Stochastic Dislocation Dynamics for Dislocation-Defects Interaction: A Multiscale Modeling Approach

[+] Author and Article Information
Masato Hiratani, Hussein M. Zbib

School of Mechanical and Materials Engineering, Washington State University, Pullman, WA 99164-2920

J. Eng. Mater. Technol 124(3), 335-341 (Jun 10, 2002) (7 pages) doi:10.1115/1.1479693 History: Received February 19, 2002; Revised March 08, 2002; Online June 10, 2002
Copyright © 2002 by ASME
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Grahic Jump Location
Transition of velocity distribution when initial velocity is set to be −100 m/s
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Obstacle force profile at various relative positions of a perfect dislocation
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(a) (upper left) and (b) (upper right). Dislocation velocity at each average dislocation position, for T=300 K (Fig. 3(a)) and for T=100 K (Fig. 3(b)). (c) (lower left) and (d) (lower right). Average dislocation position at each time, for T=300 K (Fig. 3(d)) and for T=100 K (Fig. 3(d)).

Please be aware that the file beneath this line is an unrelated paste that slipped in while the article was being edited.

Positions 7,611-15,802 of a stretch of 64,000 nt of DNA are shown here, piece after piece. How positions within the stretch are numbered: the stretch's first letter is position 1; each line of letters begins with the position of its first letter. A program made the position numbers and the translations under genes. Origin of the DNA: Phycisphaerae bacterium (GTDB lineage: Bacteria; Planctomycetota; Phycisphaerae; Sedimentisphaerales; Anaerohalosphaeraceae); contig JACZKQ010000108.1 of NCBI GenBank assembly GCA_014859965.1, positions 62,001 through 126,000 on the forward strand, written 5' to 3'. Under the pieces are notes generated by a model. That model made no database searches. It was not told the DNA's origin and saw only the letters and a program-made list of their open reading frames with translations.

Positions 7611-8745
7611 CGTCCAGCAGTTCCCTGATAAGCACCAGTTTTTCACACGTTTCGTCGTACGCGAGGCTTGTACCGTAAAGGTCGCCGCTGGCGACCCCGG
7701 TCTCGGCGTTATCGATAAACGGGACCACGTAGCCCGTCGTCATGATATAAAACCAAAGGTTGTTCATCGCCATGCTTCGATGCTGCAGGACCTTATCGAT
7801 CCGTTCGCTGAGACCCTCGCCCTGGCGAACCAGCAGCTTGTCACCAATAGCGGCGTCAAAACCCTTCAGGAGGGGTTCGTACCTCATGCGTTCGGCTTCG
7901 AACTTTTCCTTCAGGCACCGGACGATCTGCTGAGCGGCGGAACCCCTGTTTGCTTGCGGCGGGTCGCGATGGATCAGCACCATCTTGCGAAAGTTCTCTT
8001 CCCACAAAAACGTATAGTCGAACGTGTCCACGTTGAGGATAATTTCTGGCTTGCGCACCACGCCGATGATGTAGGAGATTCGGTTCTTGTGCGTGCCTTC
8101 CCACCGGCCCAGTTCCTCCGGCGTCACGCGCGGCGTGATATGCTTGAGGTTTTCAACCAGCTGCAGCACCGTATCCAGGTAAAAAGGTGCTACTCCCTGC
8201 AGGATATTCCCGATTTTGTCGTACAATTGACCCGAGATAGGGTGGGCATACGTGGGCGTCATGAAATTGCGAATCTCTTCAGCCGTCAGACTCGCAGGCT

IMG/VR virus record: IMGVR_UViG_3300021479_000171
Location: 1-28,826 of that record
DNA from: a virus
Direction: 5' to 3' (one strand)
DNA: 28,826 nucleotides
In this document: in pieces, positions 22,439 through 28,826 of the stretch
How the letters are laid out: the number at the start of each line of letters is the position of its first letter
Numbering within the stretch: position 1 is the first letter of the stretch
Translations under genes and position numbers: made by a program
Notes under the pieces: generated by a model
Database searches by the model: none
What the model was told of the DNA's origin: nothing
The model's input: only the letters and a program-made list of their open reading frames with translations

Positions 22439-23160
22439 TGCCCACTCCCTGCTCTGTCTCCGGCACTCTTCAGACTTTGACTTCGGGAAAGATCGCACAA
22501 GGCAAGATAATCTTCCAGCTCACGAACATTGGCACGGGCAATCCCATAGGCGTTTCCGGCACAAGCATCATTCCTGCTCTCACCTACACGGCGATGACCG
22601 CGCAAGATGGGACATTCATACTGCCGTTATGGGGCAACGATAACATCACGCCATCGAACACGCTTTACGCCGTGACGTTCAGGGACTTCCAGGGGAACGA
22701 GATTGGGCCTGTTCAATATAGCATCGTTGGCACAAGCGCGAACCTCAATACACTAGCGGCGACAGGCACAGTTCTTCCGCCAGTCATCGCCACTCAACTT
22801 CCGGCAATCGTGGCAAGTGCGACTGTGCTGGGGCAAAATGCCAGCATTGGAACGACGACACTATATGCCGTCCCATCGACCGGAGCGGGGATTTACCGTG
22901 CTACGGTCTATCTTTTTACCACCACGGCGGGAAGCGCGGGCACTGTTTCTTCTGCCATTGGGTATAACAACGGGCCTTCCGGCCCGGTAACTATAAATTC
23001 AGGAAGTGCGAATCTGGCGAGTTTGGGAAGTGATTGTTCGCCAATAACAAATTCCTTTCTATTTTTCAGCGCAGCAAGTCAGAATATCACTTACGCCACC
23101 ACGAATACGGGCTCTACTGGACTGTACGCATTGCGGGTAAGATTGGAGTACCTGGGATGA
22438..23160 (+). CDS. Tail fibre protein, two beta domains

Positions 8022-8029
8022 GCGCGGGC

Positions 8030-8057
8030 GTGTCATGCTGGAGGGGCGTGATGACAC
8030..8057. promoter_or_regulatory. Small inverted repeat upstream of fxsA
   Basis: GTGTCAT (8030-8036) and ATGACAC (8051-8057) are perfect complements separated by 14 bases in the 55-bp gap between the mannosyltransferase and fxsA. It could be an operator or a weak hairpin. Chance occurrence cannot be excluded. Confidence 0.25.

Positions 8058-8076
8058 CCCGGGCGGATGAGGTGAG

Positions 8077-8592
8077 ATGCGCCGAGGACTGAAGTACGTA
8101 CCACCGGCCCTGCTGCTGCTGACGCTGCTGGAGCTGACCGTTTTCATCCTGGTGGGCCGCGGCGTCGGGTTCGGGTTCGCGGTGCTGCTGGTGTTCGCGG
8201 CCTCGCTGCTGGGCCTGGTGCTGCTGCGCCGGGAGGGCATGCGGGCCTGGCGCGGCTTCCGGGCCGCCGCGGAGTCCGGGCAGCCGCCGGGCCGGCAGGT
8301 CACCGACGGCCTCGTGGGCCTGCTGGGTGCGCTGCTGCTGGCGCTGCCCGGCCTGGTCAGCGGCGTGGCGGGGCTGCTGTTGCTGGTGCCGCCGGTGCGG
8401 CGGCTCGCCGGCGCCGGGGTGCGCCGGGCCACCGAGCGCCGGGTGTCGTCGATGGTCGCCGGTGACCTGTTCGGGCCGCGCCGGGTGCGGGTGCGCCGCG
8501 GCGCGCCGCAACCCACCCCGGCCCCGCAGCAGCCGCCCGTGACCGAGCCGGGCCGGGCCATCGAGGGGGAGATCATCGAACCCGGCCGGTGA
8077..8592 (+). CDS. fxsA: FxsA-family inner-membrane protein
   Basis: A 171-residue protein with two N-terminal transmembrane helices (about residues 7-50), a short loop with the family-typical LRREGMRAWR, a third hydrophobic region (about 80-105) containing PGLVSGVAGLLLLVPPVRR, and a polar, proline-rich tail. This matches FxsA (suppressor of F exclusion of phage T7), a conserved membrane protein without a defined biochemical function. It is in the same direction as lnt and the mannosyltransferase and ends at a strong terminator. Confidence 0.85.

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Stress dependence of the average dislocation velocity at two different temperatures
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Shockley partials gliding on (1̄11̄) toward a truncated SFT viewed from the outside of Thomson’s tetrahedron. Partials above SFT in the figure is referred as an unlike case, and ones below the SFT as alike case.
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System energy for Shockley partials gliding on (1̄11̄) planes for unlike cases. d is the interval between each glide plane and BCD plane of the SFT. The energy is converted per vacancy.
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Dislocation pile-ups on (1̄11̄) plane viewed from the [1̄01] direction. AB corresponds to the stable position of glissile Shockley partial when the leading intersects AD (or AA), and AB denotes the (critical) anchoring position.
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Activation energy with dislocations pile-ups at various planes. Curves labeled (u) corresponds to an unilike case, and others to the alike cases. The energy is converted per vacancy.




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